That’s the message printed by the hello-world gem when you require it, as I mentioned above. That means Bundler included it for you, as a result of it being part of your Gemfile. You can hand Bundler.require different groups to limit what it requires for you, as well (production versus development or test, for example).

Now that you’re familiar with this technique, go to any Rails application and check out config/application.rb, and you’ll see something like this:

# ...

# Require the gems listed in Gemfile, including any gems
# you've limited to :test, :development, or :production.

# ...

So Rails applications do this for you by default, which is why you generally don’t need to require any of your dependencies. There are caveats, however.

Lots of Rails developers (including me) have settled on a modular approach to developing Rails applications, which means that a given application is split across a number of gems, which are often Rails engines. If you’re also in this camp, one thing to keep in mind is that gems (including engines) do not have this functionality. Gems generally execute within the context of the main application’s Gemfile, so it can’t lean on Bundler like this. Gems are expected to require their own dependencies. That doesn’t mean you need to do it in every file, though, if that annoys you. Ruby’s require has global effect, which means once something is required in one place, it can be used everywhere. If you have a file which is generally loaded as part of using the gem (e.g. lib/<gem name>.rb), you can put your requires there and just use them everywhere.


So Bundler magic covers why you don’t need to require your gem dependencies, but what about other .rb files within the same app (or engine)? If you’re familiar with Rails, you may have noticed you generally don’t need to require those either. That flies in the face of our understanding of Ruby, and it’s thanks to Rails magic called autoloading.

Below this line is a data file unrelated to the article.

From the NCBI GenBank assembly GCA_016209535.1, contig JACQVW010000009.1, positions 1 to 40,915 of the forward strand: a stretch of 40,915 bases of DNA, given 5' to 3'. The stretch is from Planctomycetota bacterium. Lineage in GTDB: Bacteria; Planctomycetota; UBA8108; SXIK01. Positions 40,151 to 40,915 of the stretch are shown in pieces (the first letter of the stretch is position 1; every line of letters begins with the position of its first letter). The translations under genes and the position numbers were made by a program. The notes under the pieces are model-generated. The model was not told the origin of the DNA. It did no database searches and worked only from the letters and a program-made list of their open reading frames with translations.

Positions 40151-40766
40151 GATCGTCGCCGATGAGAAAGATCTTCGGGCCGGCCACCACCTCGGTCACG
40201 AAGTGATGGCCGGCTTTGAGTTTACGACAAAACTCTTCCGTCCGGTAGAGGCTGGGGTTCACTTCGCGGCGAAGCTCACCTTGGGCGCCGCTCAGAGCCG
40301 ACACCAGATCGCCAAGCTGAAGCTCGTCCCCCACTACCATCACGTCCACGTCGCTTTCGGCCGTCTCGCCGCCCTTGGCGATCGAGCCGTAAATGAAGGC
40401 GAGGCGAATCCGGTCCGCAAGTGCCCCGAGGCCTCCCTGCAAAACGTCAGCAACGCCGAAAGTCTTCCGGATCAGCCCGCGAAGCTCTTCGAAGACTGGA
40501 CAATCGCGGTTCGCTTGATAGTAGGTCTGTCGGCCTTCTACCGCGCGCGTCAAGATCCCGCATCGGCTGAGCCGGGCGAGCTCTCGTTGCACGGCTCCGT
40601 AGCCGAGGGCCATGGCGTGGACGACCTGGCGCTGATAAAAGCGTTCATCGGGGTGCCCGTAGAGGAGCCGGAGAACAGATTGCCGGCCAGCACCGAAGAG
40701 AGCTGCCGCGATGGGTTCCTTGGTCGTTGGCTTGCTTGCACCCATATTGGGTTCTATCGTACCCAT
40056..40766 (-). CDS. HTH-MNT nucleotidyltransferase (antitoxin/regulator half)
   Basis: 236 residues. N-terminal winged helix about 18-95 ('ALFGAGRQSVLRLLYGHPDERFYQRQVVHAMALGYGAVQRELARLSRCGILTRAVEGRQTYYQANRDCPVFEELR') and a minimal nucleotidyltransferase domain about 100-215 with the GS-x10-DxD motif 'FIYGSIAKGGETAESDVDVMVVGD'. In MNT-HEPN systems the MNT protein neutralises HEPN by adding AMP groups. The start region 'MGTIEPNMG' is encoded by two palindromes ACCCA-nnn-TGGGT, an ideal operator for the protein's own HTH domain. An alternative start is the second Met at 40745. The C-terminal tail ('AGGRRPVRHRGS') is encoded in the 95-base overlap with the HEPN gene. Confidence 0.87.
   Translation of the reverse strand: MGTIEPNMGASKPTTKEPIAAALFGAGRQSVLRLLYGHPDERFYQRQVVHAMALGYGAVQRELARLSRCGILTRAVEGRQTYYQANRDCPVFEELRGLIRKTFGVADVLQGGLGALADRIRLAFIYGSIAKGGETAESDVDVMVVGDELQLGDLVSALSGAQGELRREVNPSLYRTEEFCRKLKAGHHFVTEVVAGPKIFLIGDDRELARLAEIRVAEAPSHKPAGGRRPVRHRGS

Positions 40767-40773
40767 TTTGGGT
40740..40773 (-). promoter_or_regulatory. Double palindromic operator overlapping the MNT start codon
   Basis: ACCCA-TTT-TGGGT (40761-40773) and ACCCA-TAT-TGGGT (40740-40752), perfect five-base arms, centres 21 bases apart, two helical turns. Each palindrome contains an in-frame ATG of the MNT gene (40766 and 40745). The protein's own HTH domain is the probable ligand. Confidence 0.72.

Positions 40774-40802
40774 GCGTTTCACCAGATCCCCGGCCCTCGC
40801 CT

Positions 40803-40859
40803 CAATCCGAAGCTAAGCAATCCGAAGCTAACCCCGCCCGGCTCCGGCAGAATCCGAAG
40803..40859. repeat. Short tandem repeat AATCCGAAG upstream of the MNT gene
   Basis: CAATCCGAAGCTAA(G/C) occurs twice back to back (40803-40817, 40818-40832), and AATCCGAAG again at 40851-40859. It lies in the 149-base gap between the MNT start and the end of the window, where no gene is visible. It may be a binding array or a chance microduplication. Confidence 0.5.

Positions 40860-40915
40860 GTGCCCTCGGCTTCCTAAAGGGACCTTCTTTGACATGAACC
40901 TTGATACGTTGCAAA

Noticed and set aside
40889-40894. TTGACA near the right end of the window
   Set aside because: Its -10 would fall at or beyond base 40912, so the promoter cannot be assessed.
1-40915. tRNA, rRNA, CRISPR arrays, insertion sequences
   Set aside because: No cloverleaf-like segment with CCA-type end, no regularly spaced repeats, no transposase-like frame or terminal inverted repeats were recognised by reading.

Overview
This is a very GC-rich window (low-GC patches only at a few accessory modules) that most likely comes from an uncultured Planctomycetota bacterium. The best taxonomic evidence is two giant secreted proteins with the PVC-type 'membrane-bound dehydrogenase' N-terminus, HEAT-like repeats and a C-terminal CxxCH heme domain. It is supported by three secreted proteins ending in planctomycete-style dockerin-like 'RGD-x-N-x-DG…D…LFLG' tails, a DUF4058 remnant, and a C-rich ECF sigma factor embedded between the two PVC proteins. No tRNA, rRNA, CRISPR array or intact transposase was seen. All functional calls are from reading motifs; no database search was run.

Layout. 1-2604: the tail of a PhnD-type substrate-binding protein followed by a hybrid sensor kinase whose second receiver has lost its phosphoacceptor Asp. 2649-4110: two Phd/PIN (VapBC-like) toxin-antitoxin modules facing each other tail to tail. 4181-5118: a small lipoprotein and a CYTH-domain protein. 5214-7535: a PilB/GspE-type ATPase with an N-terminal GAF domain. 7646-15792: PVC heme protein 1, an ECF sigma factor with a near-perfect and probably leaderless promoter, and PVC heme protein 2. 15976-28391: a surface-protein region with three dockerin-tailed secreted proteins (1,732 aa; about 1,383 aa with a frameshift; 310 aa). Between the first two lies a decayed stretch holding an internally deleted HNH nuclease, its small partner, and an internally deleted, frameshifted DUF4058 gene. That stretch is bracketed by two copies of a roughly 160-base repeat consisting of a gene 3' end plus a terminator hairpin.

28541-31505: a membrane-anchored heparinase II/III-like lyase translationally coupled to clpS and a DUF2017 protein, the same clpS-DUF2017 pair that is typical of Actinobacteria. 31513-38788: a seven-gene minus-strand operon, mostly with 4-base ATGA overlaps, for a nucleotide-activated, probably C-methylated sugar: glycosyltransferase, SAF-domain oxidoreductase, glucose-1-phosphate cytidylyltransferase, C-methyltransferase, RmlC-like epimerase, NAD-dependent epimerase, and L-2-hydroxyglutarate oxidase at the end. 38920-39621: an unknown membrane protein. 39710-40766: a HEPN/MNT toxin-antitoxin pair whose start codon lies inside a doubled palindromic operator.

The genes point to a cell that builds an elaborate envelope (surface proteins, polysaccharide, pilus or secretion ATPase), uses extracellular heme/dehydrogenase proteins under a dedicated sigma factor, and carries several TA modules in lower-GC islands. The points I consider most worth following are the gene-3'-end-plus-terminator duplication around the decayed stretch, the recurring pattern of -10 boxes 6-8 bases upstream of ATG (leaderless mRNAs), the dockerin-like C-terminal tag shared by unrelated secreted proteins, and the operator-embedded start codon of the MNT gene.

There are other resources that descrive Rails autoloading in detail. Those are recommended reading, so I won’t repeat them.

The general idea is this: if you access a constant that is missing in the current execution context (e.g. a class defined in another file), Rails will try to find and require the file that defines it for you by searching a pre-defined set of autoload paths following a convention where each namespace for the constant equals a directory. A simplistic example: if you try to access Bar and it’s not defined, Rails will quickly check to see if there’s a bar.rb directory in any of the autoload paths. If there’s not, it’ll either complain or you’ll get the standard Ruby error for trying to access an undefined thing. If you try to access MyModule::Bar, it’ll search those same autoload paths for my_module/bar.rb.

As a caveat, Rails engines don’t add their lib/ directory to the set of autoload paths by default, but you’ll notice engine developers often do it themselves for consistent behavior.


Rails has done a magnificent job of making it trivial to get up and running developing new web applications, thanks to its convention-over-configuration approach. Its use of Bundler and autoloading to handle requires is no small part of that overall philosophy, and I suspect it’s a large reason for its success. That said, if you never really try to understand what Rails is doing for you, you will eventually get bitten when it doesn’t do what you expect. Gaining at least a small insight into how this particular piece of the puzzle works will pay dividends down the road, and I hope this was helpful in accomplishing exactly that.